With the first elite women’s AFL season drawing to a close, Collingwood captain Steph Chiocci is proud of what her team has achieved in a few short months.
The bar was set high as the season kicked off with February’s historic game at Ikon Park, which saw a clash of sworn rivals Carlton and Collingwood.
The match drew a crowd of 24,500, with capacity concerns prompting a lockout. The spectators who made their way inside bristled with anticipation as the dramatic game kicked off.
For Chiocci, it is a moment she will never forget.
“Standing there while the anthem was being sung... it gave me goosebumps,” she said.
“That kickstarted what was a really competitive and entertaining season. It just gained momentum from there.”
While the season might have only just finished, Chiocci is already back in training and looking forward to the next round.
The 28-year-old’s reputation as a serious and dedicated athlete is well-deserved.
Born into a family of staunch Carlton supporters, (“I’ve been a member of the Carlton footy club since I was about two”) Chiocci fell in love with the game at an early age. That passion grew throughout her school years at Catholic Ladies’ College in Eltham.
To this day, she is somewhat of a legend there.
Remembered for her positive attitude, her occasional cheekiness, and her commitment to the field, for former teacher and sporting coordinator Debbie O’Neill, it is no surprise where Chiocci has ended up.
“At CLC she always had that natural ability, that natural flair... she had a spark. We loved that about her,” O’Neill said.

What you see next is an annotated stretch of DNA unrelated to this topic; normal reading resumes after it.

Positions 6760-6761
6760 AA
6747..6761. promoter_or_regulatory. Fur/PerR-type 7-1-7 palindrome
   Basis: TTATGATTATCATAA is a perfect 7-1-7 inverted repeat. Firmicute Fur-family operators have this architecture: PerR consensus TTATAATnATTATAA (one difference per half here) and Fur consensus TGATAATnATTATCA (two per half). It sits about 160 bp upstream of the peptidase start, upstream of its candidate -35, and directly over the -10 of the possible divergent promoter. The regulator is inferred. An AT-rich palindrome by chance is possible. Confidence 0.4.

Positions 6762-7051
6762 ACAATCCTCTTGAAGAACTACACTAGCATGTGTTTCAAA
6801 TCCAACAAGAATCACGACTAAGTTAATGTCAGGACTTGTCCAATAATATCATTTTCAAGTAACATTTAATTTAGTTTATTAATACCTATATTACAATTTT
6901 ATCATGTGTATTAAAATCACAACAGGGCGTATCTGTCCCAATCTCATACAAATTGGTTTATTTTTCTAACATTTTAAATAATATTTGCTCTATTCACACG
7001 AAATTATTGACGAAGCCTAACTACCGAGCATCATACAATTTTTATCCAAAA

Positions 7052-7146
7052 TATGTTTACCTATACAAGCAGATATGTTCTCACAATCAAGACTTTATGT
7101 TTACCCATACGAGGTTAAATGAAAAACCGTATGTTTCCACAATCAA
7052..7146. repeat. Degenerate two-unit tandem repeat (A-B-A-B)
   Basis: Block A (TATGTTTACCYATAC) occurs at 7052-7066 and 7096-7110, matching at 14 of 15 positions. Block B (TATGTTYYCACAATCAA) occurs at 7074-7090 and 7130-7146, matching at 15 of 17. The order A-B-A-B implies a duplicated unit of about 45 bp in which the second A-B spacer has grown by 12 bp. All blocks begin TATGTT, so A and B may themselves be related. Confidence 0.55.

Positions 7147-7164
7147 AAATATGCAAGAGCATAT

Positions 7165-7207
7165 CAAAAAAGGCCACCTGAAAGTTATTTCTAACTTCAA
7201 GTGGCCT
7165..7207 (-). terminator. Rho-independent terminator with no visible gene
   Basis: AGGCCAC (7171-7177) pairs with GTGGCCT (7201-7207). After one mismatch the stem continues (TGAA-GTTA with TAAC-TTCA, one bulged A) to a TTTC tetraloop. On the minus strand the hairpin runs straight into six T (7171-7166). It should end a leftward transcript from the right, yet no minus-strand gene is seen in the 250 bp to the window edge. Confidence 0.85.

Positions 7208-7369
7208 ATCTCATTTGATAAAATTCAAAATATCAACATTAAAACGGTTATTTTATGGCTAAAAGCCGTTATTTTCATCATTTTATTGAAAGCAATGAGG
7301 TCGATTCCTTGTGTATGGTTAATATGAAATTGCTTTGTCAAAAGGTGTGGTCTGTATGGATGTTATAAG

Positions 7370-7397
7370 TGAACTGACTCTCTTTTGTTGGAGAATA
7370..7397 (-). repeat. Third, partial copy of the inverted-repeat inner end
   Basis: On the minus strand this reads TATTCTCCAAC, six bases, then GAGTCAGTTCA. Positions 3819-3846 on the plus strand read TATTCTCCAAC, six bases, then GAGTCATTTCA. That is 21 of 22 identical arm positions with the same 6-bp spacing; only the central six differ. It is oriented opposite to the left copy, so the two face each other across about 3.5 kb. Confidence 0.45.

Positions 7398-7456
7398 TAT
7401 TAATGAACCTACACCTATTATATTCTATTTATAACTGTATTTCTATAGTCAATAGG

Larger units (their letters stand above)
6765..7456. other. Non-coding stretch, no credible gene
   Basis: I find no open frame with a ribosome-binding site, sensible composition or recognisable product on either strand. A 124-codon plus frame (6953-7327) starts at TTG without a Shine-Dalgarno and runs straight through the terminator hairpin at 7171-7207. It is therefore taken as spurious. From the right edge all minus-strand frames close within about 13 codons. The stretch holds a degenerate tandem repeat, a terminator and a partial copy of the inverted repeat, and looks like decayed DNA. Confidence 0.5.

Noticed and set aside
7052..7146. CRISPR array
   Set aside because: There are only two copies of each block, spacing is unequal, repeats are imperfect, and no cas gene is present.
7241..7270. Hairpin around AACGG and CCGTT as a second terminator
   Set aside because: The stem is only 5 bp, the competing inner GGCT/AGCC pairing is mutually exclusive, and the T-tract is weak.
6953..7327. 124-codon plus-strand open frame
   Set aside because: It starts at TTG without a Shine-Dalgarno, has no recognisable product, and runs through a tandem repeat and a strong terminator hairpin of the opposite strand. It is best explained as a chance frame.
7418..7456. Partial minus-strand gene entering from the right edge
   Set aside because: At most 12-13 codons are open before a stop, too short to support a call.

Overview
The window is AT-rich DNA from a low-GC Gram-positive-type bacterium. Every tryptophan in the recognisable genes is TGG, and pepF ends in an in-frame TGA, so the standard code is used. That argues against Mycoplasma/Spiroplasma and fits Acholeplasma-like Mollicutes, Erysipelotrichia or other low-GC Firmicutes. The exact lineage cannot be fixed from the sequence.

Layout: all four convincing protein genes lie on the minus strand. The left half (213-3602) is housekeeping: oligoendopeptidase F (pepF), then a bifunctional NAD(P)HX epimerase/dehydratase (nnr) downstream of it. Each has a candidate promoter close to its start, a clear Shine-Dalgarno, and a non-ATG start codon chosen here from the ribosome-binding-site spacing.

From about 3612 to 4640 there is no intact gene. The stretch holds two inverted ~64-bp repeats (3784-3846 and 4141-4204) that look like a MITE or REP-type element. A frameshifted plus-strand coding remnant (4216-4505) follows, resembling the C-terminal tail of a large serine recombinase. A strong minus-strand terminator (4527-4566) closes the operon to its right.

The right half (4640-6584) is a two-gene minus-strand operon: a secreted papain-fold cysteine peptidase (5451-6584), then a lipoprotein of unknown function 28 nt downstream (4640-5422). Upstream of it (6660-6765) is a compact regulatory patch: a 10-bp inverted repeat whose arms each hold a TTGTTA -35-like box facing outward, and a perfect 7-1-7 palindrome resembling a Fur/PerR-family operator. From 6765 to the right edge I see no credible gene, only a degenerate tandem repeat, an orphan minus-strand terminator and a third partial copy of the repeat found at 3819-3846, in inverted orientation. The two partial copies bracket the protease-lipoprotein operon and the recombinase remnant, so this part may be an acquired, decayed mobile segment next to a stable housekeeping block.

“We had her in all the teams. She was always willing to give everything a go – it didn’t matter what it was, she was pretty good at everything.”
“Today, we’ve got lots of girls who play and they look up to her. They get very excited when they see a past student who has made it to play AFL, and is a captain.”
“They’re very much in awe of her; she’s a bit of a role model.”
While Chiocci is synonymous with AFL, as a student, her sport of choice was anything and everything.
“I loved being at CLC and I loved being a part of the sporting team…They were really great memories,” she said “I’m surprised I didn’t play in the bocce team! Any sport that was available, I jumped at.”
“We were really spirited and passionate about what we were doing. We had a bit of pride each time we represented CLC, because we were quite successful.”
Chiocci was also successful academically, earning her VCE at CLC before going on to complete qualifications in sport and recreation at Victoria University and gaining a Bachelor of Applied Science and Physical Education at RMIT.
While it has been some time since her CLC days, for Chiocci, showing young women what is possible in sport remains somewhat of a mission.
“It’s quite humbling to be called an icon or a role model. I think one day, when I reflect on my career and what I’ve achieved in my football, I’ll realise how important it was.”
“I just love doing what I’m doing and if that inspires girls to be active and follow their dreams, then I’m pretty happy with that.”